Posts filed under Affordability

Senior Citizens: Helped by Affordable Electricity, Hurt by EPA Regulations

May is National Older Americans Month, a special time to recognize our nation’s senior citizens. An essential component of honoring our seniors is helping to keep their living costs low, especially because 70 percent of older Americans survive on a fixed income. Affordable energy provided by coal plays a vital role in this process.

Low and stable electricity rates help seniors afford necessities beyond energy, like groceries and health care. Unfortunately, the Environmental Protection Agency’s proposed carbon regulations will make living on a fixed income significantly harder for older Americans.

NERA Economic Consulting estimates EPA’s plan will cause double-digit electricity rate increases in 43 states, an increase seniors’ fixed budgets have little room to absorb. Escalating costs could force seniors to forgo meals and doctor visits just to afford electricity – a devastating consequence that could seriously impact their health.

Jim Martin, chairman and founder of the 60 Plus Association, recently explained seniors are already having to make tough choices thanks to rising energy costs, but EPA’s plan “will make choices like these all too common, and will push too many of our seniors…across the line from struggling to impoverished.”

To the 60 Plus Association and millions of older Americans, EPA has neglected the effects their rules will have on one of our most treasured generations. Our seniors deserve energy policies that protect their lifelong savings and allow their golden years to be worry-free, not extreme regulations that cause them undue financial burdens.  

 


The Morning Consult: EPA Rule Bad News for Low-Income Households

This column originally appeared in The Morning Consult on April 29, 2015.

Rising energy costs are among the new economic challenges facing millions of families across the country, according to an updated analysis commissioned by the American Coalition for Clean Coal Electricity.

“State Energy Costs for Families” uses data from the U.S. Department of Energy’s Energy Information Administration to assess the impacts of energy costs on American households in 31 states. The report exposes an unsettling reality: America’s poorest and most vulnerable families are devastatingly impacted by higher energy prices, such as those enforced by the Environmental Protection Agency’s policies.

EPA’s proposed Clean Power Plan, if implemented, will result in double digit electricity rate increases in 43 states – increases that few can afford. Minorities and seniors are especially vulnerable to these dangers, as they make up a large percentage of lower-income households.

The “State Energy Costs for Families” study also finds that real family incomes have declined since 2001. Declining family incomes magnify the effects of higher energy prices on lower-income and middle-income households, forcing families to choose between keeping the lights on and other basic necessities like food and health care.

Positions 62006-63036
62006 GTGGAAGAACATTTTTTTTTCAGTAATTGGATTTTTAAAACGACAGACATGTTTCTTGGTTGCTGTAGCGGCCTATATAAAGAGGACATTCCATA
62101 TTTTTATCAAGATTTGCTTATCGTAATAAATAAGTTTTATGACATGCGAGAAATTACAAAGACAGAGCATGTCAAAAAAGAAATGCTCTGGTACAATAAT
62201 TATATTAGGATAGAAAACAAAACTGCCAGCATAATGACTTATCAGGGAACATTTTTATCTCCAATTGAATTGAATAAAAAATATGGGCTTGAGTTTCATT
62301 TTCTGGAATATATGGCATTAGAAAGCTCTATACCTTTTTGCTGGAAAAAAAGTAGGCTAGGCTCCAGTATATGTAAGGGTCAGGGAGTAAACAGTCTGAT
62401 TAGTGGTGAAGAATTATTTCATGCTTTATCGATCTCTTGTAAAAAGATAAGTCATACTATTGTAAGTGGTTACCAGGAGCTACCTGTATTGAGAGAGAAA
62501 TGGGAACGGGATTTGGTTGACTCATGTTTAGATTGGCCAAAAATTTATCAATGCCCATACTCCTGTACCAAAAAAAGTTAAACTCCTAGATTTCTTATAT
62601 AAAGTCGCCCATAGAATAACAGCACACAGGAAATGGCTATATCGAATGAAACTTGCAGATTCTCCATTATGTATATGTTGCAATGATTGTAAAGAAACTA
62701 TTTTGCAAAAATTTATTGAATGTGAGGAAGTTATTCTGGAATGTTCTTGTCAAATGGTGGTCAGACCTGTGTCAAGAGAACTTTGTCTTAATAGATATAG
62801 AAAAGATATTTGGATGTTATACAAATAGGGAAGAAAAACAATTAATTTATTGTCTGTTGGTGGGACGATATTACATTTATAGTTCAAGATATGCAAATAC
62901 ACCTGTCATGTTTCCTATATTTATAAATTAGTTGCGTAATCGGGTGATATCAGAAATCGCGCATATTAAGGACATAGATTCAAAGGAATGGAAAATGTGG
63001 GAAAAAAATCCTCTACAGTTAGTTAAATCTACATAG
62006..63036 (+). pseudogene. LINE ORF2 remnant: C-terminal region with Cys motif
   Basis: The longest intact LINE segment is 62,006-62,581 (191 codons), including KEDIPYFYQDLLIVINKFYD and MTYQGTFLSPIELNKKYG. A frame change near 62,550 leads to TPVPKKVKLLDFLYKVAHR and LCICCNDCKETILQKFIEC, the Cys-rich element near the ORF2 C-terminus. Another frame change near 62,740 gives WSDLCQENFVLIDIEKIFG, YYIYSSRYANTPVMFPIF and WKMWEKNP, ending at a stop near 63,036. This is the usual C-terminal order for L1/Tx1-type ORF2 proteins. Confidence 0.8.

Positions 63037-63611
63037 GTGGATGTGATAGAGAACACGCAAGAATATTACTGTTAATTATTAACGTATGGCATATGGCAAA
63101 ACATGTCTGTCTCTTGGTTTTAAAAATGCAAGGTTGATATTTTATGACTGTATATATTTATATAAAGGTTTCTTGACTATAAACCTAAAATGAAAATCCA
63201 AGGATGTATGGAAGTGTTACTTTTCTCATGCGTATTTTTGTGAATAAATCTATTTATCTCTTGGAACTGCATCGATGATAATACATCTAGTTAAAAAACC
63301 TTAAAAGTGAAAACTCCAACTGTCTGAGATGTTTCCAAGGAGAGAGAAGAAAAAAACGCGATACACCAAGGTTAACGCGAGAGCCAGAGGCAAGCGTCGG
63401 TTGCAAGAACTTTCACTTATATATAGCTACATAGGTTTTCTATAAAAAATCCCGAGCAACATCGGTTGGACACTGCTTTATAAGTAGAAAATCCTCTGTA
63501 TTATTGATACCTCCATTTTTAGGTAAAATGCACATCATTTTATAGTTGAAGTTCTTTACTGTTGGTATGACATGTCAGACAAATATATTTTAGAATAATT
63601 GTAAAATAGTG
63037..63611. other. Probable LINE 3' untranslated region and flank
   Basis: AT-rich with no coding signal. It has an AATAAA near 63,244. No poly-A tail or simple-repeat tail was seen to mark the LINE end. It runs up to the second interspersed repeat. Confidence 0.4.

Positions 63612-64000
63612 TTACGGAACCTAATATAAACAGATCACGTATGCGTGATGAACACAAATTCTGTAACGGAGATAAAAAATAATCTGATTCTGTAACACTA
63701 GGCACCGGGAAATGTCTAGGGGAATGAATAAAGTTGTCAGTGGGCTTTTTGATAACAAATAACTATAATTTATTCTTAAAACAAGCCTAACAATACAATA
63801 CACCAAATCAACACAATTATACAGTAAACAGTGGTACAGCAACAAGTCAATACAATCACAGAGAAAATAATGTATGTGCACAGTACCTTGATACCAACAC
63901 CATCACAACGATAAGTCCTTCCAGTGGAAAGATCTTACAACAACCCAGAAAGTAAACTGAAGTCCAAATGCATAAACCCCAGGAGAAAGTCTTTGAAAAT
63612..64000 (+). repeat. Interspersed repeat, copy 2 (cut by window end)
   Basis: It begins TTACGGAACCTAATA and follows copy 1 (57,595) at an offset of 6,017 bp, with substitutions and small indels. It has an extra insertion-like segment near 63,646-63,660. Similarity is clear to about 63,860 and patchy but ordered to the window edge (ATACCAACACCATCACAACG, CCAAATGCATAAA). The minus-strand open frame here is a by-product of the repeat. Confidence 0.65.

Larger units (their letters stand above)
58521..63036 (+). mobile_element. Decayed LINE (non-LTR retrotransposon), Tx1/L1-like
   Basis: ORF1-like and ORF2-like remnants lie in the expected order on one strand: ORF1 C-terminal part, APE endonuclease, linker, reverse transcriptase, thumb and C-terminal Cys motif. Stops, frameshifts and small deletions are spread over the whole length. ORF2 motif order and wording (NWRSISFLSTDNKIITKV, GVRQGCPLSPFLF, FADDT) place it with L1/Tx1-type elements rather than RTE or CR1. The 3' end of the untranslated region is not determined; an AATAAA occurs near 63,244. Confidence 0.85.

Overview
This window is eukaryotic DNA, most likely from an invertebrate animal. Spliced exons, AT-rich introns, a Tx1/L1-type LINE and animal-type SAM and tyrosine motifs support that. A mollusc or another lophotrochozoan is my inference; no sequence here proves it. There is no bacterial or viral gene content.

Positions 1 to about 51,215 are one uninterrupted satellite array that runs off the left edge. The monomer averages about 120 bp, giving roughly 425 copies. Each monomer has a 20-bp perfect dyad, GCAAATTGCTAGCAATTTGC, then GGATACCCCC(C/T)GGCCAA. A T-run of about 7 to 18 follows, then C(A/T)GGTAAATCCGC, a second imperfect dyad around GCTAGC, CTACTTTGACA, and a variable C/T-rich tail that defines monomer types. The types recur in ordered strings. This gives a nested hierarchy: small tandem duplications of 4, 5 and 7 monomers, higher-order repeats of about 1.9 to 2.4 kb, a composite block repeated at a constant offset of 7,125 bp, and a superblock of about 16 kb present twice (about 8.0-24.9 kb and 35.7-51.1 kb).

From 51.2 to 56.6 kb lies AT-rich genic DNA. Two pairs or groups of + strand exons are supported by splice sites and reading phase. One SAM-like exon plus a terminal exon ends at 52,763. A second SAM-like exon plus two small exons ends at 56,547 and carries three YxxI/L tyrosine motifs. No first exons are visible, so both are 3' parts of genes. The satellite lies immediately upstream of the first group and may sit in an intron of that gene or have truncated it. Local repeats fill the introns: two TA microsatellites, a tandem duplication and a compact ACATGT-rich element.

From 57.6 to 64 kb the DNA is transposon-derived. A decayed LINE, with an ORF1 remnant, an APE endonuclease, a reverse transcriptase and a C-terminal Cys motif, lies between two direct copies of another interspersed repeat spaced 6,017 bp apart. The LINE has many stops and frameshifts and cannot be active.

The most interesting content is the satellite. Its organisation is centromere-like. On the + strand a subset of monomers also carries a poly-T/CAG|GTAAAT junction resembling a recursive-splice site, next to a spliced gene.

EPA has turned a blind eye to these realities and continues demonstrating indifference toward communities that will by hardest hit by its misguided energy policy. EPA Administrator Gina McCarthy showcased her apathy earlier this month when she outlandishly categorized the Clean Power Plan as an issue “not hot outside Washington, D.C.”

In fact, EPA’s plan is drawing fire outside the beltway from elected officials and regulators in 32 states, all underscoring the significant threats the proposal presents to consumers including higher electricity rates and weakened grid reliability. Governors and attorneys general in 28 states have called for the outright withdrawal of EPA’s proposal.

Lawmakers on Capitol Hill have also noted EPA’s disregard toward economic concerns and are rightfully unveiling the costs of its proposal. The House Committee on Energy and Commerce’s Subcommittee on Energy and Power recently held a hearing discussing the economic consequences of EPA’s proposed rule and included witness Eugene Trisko, economist and author of the “State Energy Costs for Families” study. In his testimony, Mr. Trisko highlighted the inevitability of increased energy costs under EPA’s proposal and its disproportionate impact on our most financially vulnerable families.

The facts speak for themselves. Energy costs are going up and America’s most vulnerable households will be disproportionately impacted. By ignoring the valid cost concerns being raised by regulators, lawmakers and elected officials across the country, EPA is leading our nation down a path we simply cannot afford.

 


Guest Blog: Kelley Earnhardt Miller on Family Energy Costs

As a mother of three, I know how challenging it can be to balance our family’s hectic schedule alongside paying the bills. When bills rise unexpectedly, it puts the brakes on a family’s budget.

This is especially true of rising bills that come from necessities like electricity. It’s worrisome when we see electricity rates rising because this expense directly hits parents’ pocketbooks. Money that would be spent on summer camp, college savings and family vacations among other activities has to be diverted just to keep the lights on at home.

We’re glad that North Carolina’s electricity rates are nearly 11 percent lower than the national average, which is largely attributable to our state’s use of coal to generate low-cost, reliable power. Our partner, America’s Power, is committed to ensuring that we all have access to affordable, reliable power no matter where we live as no one should be left in the dark or facing bills they can ill afford to pay.

Until I check back in again in May, I hope you will join me in learning more about coal-based electricity and the role it plays not just in your daily life but in your communities too.

 


Senator Boxer’s Skewed Idea of the Truth – Sky-High Electricity Rates in California Make the Case for Coal

At a Senate Environment & Public Works Committee hearing this past March examining state viewpoints on the Environmental Protection Agency’s Clean Power Plan, Senator Barbara Boxer (D-CA) made quite the dubious claim about electricity bills in California and Oklahoma, stating: